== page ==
4. Processing XML [9]
      1. Simple API for XML (SAX) [2]
      2. Document Object Model (DOM) [3]
      3. XML Data Binding [1]

XML Information Set (XML Infoset)

XML Information Set (XML Infoset) E. Wilde: XML Varia

(17) What is the Content of an XML Document?

  • An interesting (and fruitless) discussion
    • the content is whatever you consider it to be
    • agreement between peers is necessary for data exchange
    • agreement between specification writers and toolmakers is necessary to provide tools
  • DOM and XSLT were two early arrivals
    • both had an idea (and a model) of what the content of an XML document is
    • they did not have the exact same idea
  • Set a normative standard for an XML document's content
    • the Infoset defines what is represented in the tree
    • people should be confident to get this information when using XML technologies


XML Information Set (XML Infoset) E. Wilde: XML Varia

(18) Infoset Example

infoset-example.png

XML Information Set (XML Infoset) E. Wilde: XML Varia

(19) What is Not in the Infoset

  • Do not rely on information not available in the Infoset [http://www.w3.org/TR/xml-infoset/#omitted]
    • order of attributes
    • type of quotes around attribute values
    • notation of empty elements (<elem></elem> vs. <elem/>)
    • how lines are terminated
    • entities and character references
  • XML contains all this information if used as XML document
  • many XML technologies are in fact Infoset technologies
    • XSD, XSLT, XQuery, SOAP, …


XML IDs with xml:id

XML IDs with xml:id E. Wilde: XML Varia

(21) References in Instances

  • DTD [Document Type Definition (DTD)] and XSD [XML Schema (XSD) – Part I] IDs are defined in the schema
    • the important information is the (attribute) type in the schema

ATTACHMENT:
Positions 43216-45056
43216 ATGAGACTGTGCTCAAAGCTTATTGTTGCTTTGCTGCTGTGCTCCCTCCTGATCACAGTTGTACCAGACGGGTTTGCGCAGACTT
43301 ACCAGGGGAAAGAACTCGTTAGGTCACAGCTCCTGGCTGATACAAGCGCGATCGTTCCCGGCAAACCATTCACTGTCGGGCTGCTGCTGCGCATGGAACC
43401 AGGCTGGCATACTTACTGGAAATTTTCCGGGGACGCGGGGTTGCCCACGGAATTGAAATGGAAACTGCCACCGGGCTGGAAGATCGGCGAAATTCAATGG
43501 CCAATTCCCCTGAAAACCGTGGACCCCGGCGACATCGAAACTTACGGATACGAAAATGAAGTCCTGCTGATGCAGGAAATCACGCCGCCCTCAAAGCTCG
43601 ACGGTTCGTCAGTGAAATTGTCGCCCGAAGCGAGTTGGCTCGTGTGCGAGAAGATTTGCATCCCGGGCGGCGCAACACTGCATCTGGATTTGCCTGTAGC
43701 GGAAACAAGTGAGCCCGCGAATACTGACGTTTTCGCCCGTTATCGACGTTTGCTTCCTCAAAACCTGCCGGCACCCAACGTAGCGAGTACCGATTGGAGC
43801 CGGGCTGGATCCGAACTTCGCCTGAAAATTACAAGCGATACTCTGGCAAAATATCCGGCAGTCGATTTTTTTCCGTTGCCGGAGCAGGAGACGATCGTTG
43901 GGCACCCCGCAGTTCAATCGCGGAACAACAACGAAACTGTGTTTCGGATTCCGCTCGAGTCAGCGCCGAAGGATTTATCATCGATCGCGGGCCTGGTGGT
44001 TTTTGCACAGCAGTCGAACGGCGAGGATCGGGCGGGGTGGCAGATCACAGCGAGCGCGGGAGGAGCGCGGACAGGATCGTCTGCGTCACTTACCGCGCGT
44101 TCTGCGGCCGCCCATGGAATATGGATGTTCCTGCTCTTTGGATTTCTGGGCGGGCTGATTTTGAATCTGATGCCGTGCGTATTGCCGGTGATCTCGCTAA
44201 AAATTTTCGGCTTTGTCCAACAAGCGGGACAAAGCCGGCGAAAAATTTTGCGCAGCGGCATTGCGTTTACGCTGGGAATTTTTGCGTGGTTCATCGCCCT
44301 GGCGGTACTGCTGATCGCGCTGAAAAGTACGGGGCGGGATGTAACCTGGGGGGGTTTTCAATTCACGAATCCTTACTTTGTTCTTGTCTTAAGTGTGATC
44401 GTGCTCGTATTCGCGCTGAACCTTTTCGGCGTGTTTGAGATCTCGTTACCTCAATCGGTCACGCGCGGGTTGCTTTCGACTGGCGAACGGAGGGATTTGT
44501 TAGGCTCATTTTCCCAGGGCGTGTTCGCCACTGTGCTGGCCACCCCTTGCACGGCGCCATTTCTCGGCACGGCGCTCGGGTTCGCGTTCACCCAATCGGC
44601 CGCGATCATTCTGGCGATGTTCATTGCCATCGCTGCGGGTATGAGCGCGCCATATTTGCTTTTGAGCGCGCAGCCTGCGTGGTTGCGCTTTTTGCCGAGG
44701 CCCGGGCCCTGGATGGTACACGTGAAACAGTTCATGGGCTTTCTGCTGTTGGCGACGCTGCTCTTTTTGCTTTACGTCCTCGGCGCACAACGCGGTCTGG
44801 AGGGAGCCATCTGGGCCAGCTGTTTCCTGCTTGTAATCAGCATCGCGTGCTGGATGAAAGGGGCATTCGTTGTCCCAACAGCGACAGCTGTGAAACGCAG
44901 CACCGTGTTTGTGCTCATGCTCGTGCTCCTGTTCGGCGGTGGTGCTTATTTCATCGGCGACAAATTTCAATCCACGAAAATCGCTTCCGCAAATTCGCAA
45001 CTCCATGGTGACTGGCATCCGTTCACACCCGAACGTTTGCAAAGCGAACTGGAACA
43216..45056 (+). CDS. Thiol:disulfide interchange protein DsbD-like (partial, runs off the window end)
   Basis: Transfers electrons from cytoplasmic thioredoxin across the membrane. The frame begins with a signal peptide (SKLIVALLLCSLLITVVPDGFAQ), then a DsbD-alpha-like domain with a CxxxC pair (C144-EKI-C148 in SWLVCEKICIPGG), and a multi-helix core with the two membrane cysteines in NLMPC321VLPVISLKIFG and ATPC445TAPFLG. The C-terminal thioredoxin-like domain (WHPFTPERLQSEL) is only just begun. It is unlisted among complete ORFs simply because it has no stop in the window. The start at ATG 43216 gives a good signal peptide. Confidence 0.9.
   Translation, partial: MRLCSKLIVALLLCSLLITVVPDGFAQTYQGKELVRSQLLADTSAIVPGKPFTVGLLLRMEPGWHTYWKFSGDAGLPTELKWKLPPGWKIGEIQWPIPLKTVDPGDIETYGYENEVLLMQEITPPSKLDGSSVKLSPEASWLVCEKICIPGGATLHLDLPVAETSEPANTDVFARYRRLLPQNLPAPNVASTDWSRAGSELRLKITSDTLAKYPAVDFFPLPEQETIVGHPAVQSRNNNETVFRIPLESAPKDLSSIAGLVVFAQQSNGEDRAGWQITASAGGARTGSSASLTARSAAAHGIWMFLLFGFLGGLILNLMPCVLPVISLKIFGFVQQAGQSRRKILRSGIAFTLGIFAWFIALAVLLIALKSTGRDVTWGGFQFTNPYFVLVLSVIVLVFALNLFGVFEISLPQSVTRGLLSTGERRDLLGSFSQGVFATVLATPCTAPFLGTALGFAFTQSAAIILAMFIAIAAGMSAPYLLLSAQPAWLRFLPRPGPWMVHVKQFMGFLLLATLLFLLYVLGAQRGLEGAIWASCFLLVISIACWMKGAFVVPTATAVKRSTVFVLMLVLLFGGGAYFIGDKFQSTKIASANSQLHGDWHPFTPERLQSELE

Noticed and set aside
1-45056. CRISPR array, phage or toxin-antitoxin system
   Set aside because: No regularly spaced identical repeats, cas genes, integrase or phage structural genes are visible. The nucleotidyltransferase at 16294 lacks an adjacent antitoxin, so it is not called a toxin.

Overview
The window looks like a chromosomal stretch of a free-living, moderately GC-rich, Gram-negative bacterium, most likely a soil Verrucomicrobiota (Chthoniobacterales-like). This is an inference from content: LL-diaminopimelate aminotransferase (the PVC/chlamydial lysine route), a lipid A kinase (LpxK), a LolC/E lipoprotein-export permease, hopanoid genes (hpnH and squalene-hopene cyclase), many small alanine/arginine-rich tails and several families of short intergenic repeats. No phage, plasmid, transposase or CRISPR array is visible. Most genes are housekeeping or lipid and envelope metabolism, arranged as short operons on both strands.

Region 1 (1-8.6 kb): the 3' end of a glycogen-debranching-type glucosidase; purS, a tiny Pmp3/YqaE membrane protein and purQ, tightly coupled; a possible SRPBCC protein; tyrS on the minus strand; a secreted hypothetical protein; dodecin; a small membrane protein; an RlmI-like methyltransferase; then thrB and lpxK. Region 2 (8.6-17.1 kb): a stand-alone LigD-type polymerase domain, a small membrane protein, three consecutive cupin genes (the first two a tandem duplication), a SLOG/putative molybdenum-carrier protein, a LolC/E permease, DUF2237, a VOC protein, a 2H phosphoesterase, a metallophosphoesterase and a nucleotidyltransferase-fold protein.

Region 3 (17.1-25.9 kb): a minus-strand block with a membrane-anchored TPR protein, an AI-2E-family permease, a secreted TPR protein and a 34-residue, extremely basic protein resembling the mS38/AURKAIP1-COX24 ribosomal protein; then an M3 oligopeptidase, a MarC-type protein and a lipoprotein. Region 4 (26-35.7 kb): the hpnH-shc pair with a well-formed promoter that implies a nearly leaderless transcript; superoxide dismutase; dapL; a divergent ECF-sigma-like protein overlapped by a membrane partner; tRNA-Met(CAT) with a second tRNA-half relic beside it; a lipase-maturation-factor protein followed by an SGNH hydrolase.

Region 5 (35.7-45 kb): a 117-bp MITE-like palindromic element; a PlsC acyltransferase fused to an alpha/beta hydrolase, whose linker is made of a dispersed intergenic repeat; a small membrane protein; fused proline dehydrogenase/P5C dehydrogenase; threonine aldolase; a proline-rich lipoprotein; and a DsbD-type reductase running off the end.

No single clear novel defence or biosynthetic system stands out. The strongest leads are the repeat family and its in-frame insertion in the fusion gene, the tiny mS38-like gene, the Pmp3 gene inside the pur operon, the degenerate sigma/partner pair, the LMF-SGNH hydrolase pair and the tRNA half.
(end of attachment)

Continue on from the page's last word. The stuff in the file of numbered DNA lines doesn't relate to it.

• the name of the attribute can be freely chosen by the schema designer
  • xml:id [http://www.w3.org/TR/xml-id/] establishes a well-know attribute name for IDs
    • the IDness of an attribute is established by its name
    • IDs can be found without any schema (there does not even has to be one)
  • xml:id uses XML's own namespace to identify identifiers
<section id="introduction">
<section xml:id="introduction">


XML Inclusions (XInclude)

XML Inclusions (XInclude) E. Wilde: XML Varia

(23) Including Trees into Trees

  • XInclude [http://www.w3.org/TR/xinclude/] defines an inclusion facility for XML
    • it is a separate standard and not part of XML itself
    • XML processors might or might not support XInclude
  • XInclude is defined as replacing XInclude elements with included content
    • logically speaking, XInclude is thus defined as a tree transformation
    • practically speaking, it can thus be implemented in XSLT [http://dret.net/projects/xipr/]
<x xmlns:xi="http://www.w3.org/2001/XInclude">
	<xi:include href="something.xml"/>
	<xi:include xpointer="xmlns(xi=http://www.w3.org/2001/XInclude)xpointer(x/xi:include[1])" parse="xml"/>
</x>


XML Inclusions (XInclude) E. Wilde: XML Varia

(24) XInclude Schema

<!ELEMENT xi:include (xi:fallback?)>
<!ATTLIST xi:include
	xmlns:xi		CDATA	   #FIXED	"http://www.w3.org/2001/XInclude"
	href			CDATA	   #IMPLIED
	parse		   (xml|text)  "xml"
	xpointer		CDATA	   #IMPLIED
	encoding		CDATA	   #IMPLIED
	accept		  CDATA	   #IMPLIED
	accept-language CDATA	   #IMPLIED
>


Processing XML

Processing XML E. Wilde: XML Varia

(26) XML and Programming

  • XML is a format for structured data
    • trees do not map very well to most programming languages
    • for working with XML, some mapping into the language is required
  • There are two basic approaches for programming with XML:
    1. use special functions to work on XML documents as external data objects
    2. map XML documents to native data structures of the programming language
  • A third approach is to have an XML programming language
    • XSLT [XML Transformations (XSLT) – Part I] is an example for an XML programming language
    • XSD [XML Schema (XSD) – Part I] and XPath [XML Path Language (XPath)] become an integral part of Java in XJ [http://www.research.ibm.com/xj/]


Processing XML E. Wilde: XML Varia

(27) XML and Programming Languages

  • Most programming languages do not support XML natively
    • a certain impedance mismatch between both models in unavoidable
  • Function libraries (or their equivalent) can provide XML processing facilities
    • SAX [Simple API for XML (SAX) (1)] as an event-based API for accessing XML documents
    • DOM [Document Object Model (DOM) (1)] as a tree-based API for accessing XML documents
  • Mapping between XML and the programming language can take two forms
    • using hand-crafted code (based on XML functions) that performs the mapping